Then-sophomore forward/midfielder Chelsea Armstrong was named a second-team All-American and Big Ten Offensive Player of the Year, leading the Big Ten in goals (24), points (60), shots (125) and points per game (3.16). The points per game mark ranked third nationally.

What’s the historical context? NU had a stellar field hockey program in the '80s and early '90s, winning Big Ten titles in 1983, 1984, 1985, 1988 and 1994, and making the NCAA tournament every year but one from 1983-1994. Since then, though, it's been mostly lackluster. The program really hit rock bottom during the 10 years from 1999 through 2008, going a craptacular 8-56 in Big Ten play.

But with Fuchs taking the helm in 2009, the Wildcats are back to being a competitive program and with a few more recruiting classes under her belt, she may return the program to elite status. Fuchs' first year in 2009 produced a not-so-stellar 1-5 Big Ten record, but the overall record of 12-8 was NU's first winning season since 1995. NU then followed up last season with a second consecutive winning season, and a 3-3 record in Big Ten play.

What’s the outlook this year? Expectations are definitely rising for the Wildcats, as NU received 84 votes in the National Field Hockey Coaches Association preseason poll, second most among teams outside the top 20. But this is still a program that’s building, as Fuchs has a pretty young roster this season, regularly starting seven freshmen and sophomores. The Big Ten will once again be a tough challenge, with four teams ranked in the preseason top 20.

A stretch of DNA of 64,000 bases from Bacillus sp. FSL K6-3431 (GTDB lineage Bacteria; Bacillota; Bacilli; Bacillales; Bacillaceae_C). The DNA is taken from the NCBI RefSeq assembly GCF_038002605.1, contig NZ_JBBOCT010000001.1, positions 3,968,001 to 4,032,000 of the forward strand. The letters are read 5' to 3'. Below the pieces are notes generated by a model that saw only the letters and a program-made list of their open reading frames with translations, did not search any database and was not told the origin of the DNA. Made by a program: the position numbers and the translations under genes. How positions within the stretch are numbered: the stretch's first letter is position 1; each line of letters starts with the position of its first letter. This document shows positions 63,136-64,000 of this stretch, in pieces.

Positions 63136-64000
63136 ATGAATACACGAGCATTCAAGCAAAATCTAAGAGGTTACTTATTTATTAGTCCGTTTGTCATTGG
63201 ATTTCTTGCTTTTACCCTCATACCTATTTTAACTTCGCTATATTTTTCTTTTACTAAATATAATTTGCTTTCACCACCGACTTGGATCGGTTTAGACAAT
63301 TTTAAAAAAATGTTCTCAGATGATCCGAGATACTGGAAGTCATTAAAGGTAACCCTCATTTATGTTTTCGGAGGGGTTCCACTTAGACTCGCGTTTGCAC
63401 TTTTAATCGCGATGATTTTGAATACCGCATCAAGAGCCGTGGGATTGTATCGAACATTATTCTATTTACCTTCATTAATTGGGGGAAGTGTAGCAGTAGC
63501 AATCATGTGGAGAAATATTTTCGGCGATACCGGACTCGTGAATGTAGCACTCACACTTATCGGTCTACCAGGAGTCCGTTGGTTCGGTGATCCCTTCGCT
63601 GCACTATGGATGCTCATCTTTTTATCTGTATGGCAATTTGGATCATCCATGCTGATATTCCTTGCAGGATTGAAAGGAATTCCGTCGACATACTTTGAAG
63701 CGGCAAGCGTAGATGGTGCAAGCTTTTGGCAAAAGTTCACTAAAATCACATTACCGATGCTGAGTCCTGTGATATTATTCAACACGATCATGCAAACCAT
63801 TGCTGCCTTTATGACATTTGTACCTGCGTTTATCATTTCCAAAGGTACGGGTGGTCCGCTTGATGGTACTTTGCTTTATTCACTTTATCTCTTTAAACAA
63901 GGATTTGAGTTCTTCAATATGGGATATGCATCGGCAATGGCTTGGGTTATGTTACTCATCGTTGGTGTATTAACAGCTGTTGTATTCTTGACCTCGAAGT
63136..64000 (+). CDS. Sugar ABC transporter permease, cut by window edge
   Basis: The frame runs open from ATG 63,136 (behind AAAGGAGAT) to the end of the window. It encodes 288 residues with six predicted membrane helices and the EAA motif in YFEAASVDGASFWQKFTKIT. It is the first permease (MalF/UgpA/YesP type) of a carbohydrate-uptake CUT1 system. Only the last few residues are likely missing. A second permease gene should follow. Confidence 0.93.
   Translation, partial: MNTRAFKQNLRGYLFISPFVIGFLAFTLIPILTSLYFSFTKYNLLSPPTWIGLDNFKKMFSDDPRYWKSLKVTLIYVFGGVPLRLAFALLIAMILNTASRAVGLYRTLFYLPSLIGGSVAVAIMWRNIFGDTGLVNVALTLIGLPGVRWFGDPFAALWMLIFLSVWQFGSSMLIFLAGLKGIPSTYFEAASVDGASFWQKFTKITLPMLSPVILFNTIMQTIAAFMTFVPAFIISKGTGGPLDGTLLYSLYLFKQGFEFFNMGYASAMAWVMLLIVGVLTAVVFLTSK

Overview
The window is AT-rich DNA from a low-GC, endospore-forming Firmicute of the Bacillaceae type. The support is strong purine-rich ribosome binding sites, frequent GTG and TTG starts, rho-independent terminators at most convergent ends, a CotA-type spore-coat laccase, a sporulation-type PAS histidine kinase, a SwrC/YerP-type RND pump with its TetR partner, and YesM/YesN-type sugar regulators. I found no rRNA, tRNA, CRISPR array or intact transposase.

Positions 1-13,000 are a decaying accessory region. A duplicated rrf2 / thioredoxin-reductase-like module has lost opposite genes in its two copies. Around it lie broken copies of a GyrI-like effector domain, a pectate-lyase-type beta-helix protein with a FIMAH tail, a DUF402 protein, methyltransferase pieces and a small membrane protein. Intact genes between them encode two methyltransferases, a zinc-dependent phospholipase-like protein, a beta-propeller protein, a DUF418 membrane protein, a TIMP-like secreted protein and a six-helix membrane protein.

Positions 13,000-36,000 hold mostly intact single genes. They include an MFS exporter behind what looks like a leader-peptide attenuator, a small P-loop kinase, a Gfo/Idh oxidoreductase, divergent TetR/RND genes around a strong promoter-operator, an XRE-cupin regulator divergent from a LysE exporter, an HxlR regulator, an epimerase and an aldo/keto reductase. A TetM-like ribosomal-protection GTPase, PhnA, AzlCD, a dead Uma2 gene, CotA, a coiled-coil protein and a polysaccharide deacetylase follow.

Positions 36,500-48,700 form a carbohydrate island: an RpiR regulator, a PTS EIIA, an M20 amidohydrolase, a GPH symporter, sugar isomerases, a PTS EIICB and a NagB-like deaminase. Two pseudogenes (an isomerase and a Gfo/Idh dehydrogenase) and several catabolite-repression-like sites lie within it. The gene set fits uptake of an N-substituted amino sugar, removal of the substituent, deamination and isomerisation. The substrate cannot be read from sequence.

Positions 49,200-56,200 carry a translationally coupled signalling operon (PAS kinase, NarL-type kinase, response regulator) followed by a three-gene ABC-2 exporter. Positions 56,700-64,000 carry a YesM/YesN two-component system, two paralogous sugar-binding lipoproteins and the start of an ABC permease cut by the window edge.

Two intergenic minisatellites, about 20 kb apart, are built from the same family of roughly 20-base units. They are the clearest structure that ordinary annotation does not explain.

Still, NU does return eight starters from last year’s team, including Chelsea Armstrong, who entered the season just 13 goals shy of holding the NU goal-scoring record. She's off to a strong start with 6 goals in the team’s first four games.  Forwards Nikki Parsley and Regan Mooney, who ranked second and third, respectively, on the team in goals, will help Armstrong lead the offense. Both have already notched two goals on the year.

The midfield is led by Kelsey Thompson, who redshirted as a freshman last year, and Catherine Franklin, while the defense is led by Jaimie OrricoMegan Jamieson and Julia Retzky. Freshman goalkeeper Maddy Carpenter appears to have won the starting role.

The schedule does the ‘Cats no favors, as 9 out of the 20 games will be against teams ranked in the preseason top 20, including Saturday’s against defending national champion Maryland, which started out the season ranked No. 1.

Who are the coaches? Head coach Tracey Fuchs, as I said, is a legend in field hockey. The 1988 Connecticut graduate, who was a three-time All-American, has played in more international matches for the US national team than any other player, racking up 69 goals throughout her 17-year national team career. In addition to her NU coaching duties, she also serves as an assistant coach on the US national team, as well as on the  under-17 squad.

Fuchs began her coaching career as an assistant at Connecticut, before moving on to another assistant coaching gig at Michigan in 1996. There, she helped the Wolverines qualify for the NCAA tournament for the first time in 1999, winning the NCAA title two years later in 2001. NU is her first head coaching job.

Ali Johnstone and Zoe Almquist are in their first seasons as assistant coaches. Johnstone previously was an assistant coach at Ohio University, while Almquist just graduated from NU, having served as team captain her senior year and started 60 games in her NU career.